The school will start accepting applications in June and open in Pasadena, California, the summer of 2020.
Kaiser Permanente, the California-based health system that is preparing to open one of the only U.S. medical schools not connected to a university, said Monday it would waive tuition for every student in its first five graduating classes.
Kaiser Permanente, which has its own hospitals, clinics, doctors and insurance plan, is following the New York University School of Medicine, which announced in 2018 that it would eliminate tuition for all current and future students. Like NYU, Kaiser’s main goal is to keep students from forgoing lower-paying specialties such as family medicine because of crushing debt, or foreclosing the option of medical school altogether because of the cost.
“Even middle-class families are finding medical school hard to pay for,” said Mark Schuster, the founding dean and CEO of Kaiser Permanente School of Medicine. “We’re going to see how this plays out and learn from it.”
He said the school would start accepting applications in June and open in Pasadena the summer of 2020. The annual tuition will be about $55,000, he said, adding that while it was not planning to cover tuition beyond the first five classes, it would provide “very generous financial aid” based on need after that.
Unlike NYU, which is raising $600 million from donors to pay for its tuition plan, Kaiser Permanente is tapping into the portion of its revenue that it spends on “community benefits,” which all nonprofit hospitals have to provide to keep their tax-exempt status. The company said it spent $2.3 billion on community benefits in 2017, including charity care for the uninsured and other spending that promotes community health. It has nearly $73 billion in operating revenue overall.
Each class will have 48 students, smaller than average for a medical school. But what will set it apart most, Schuster said, is teaching Kaiser Permanente’s model of integrated care, in which doctors work on teams with other types of medical providers, including pharmacists, psychologists and social workers, supported by technology and data, to make sure none of a patient’s health needs slip through the cracks.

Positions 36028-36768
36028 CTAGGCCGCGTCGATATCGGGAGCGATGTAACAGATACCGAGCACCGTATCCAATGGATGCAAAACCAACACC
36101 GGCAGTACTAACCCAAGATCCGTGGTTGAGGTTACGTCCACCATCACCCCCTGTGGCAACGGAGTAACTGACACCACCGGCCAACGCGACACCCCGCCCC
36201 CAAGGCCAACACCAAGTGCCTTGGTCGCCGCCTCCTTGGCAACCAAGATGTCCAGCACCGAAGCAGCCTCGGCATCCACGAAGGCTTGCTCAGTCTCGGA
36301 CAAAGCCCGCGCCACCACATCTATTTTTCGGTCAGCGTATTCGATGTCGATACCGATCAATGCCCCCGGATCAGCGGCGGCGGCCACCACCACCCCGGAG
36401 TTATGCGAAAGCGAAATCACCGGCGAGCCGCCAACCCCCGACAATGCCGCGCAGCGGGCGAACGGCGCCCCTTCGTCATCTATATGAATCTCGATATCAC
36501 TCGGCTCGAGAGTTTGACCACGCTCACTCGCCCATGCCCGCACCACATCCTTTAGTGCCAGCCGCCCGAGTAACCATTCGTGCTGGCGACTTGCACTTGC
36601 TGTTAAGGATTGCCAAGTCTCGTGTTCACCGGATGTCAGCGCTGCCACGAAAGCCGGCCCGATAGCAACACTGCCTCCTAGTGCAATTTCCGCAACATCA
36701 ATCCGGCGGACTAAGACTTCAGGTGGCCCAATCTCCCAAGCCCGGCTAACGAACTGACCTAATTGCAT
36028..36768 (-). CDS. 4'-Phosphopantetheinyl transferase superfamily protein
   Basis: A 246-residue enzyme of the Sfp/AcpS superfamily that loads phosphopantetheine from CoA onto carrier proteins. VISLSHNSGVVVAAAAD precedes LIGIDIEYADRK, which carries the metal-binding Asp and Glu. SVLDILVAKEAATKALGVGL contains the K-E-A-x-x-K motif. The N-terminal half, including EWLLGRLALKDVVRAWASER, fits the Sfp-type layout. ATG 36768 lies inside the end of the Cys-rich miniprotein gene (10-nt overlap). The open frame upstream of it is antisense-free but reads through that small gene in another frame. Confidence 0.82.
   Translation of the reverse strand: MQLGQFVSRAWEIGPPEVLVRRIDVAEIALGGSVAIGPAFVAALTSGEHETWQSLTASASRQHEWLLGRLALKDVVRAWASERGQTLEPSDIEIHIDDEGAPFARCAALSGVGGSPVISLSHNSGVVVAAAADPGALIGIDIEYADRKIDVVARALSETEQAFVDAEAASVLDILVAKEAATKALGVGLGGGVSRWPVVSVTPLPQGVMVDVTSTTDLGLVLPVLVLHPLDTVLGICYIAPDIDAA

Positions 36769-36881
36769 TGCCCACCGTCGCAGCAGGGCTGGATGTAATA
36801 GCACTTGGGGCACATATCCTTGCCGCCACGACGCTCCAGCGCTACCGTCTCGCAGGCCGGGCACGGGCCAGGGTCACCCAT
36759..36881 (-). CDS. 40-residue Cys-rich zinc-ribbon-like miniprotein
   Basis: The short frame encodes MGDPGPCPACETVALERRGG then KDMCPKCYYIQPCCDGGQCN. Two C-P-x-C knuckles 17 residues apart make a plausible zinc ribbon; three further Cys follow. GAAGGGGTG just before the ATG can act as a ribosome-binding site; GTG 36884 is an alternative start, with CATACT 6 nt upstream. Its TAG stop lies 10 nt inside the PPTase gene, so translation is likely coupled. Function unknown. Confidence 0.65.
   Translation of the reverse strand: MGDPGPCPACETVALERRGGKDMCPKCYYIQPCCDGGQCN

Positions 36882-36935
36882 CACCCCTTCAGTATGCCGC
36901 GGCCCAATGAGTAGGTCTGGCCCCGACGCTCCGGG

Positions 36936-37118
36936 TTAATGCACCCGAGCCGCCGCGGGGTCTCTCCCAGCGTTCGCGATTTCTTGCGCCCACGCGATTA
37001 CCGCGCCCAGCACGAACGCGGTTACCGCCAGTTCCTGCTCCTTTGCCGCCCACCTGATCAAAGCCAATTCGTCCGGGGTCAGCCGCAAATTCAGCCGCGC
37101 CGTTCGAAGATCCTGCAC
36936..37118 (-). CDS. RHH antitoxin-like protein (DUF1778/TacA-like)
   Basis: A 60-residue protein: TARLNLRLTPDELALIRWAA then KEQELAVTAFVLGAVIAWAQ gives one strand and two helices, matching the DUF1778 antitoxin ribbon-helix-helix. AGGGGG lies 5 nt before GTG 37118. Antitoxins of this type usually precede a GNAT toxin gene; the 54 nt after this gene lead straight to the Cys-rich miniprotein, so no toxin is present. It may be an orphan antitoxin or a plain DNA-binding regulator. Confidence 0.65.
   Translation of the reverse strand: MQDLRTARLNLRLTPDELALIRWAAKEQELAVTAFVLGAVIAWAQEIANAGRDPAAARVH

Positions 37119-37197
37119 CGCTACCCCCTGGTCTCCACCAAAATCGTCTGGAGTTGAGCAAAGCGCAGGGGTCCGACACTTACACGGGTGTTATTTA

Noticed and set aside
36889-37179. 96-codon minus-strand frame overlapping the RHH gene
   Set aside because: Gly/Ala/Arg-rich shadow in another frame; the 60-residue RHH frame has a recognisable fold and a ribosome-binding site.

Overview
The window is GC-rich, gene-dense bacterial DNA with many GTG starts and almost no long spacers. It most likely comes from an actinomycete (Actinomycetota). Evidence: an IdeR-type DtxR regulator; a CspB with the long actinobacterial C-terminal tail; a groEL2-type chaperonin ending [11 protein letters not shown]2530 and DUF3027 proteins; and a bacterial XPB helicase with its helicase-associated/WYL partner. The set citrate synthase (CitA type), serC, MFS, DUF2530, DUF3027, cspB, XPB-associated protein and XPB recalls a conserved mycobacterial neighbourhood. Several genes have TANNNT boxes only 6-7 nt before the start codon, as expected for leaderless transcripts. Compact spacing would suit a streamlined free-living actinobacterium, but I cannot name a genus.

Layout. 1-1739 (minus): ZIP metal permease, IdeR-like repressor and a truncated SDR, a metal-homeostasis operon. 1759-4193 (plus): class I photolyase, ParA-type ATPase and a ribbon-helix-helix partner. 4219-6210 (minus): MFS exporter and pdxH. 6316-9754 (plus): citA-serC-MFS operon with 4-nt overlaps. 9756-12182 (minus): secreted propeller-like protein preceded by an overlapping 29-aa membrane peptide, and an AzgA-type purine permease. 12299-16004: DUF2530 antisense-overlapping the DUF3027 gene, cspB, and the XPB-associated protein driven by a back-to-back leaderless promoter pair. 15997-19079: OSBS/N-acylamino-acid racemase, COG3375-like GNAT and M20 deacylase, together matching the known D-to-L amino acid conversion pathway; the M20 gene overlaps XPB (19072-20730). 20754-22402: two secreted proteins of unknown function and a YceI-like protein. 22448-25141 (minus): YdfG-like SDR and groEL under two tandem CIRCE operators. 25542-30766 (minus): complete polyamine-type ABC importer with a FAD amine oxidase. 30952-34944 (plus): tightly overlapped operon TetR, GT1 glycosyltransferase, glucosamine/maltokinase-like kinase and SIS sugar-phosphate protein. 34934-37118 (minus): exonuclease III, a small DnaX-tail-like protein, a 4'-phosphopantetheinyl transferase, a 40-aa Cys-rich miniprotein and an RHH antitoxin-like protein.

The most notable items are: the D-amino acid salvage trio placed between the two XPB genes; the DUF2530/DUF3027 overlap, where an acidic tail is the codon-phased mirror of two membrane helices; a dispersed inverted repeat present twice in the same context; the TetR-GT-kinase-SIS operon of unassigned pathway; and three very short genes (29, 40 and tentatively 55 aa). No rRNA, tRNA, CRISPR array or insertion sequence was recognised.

Students will skip the lecture-type science courses that typically dominate the first year of medical school and immediately start “integrated clerkships” in Kaiser Permanente hospitals and clinics, starting with primary care and adding surgery, obstetrics and gynecology, pediatrics and psychiatry the second year.
Another focus will be teaching medical students how to be aggressive champions for their patients. Schuster pointed to Dr. Mona Hanna-Attisha, the pediatrician in Flint, Michigan, whose analysis of local children’s blood tests proved the city’s water was causing widespread lead poisoning, as a role model.
“We want our students to have the confidence and skill to do what she did and speak truth to power,” Schuster said. “That involves being able to go outside the clinic, write the op-ed when needed, go to a community advocacy group and say, ‘I need your help.’”
NYU’s offer seems to have already had an impact: Its medical school saw applications increase by 47 percent for next year, to 8,932. The number of applicants who identify as black jumped by 142 percent, to 1,062.
Neither Kaiser Permanente nor NYU will cover room and board for students, though Kaiser will offer them insurance through its system, Schuster said.
Other medical schools have taken steps recently to decrease their students’ financial burden; Columbia University, for example, is using a $250 million gift for a new endowment that will fund a range of scholarships and grants meant to ensure none of its medical students incur debt.
About three-quarters of medical school students graduate with debt, according to the American Association of Medical Colleges; the median amount of debt reported for the 2017 graduating class was $190,000.
In addition to Schuster, a pediatrician who came to Kaiser Permanente from Harvard Medical School, Kaiser has hired about a dozen others to serve as deans, department chairs and a senior vice president. It has received preliminary accreditation from the Liaison Committee on Medical Education, a somewhat different process than usual because unlike the universities that open medical schools, it is not already a degree-granting institution.
“For the population, there are not nearly as many medical schools as one might expect,” he said, adding that California exports more medical students than it keeps. “We will each have our own niche, area of particular focus, and there’s room for all of us.”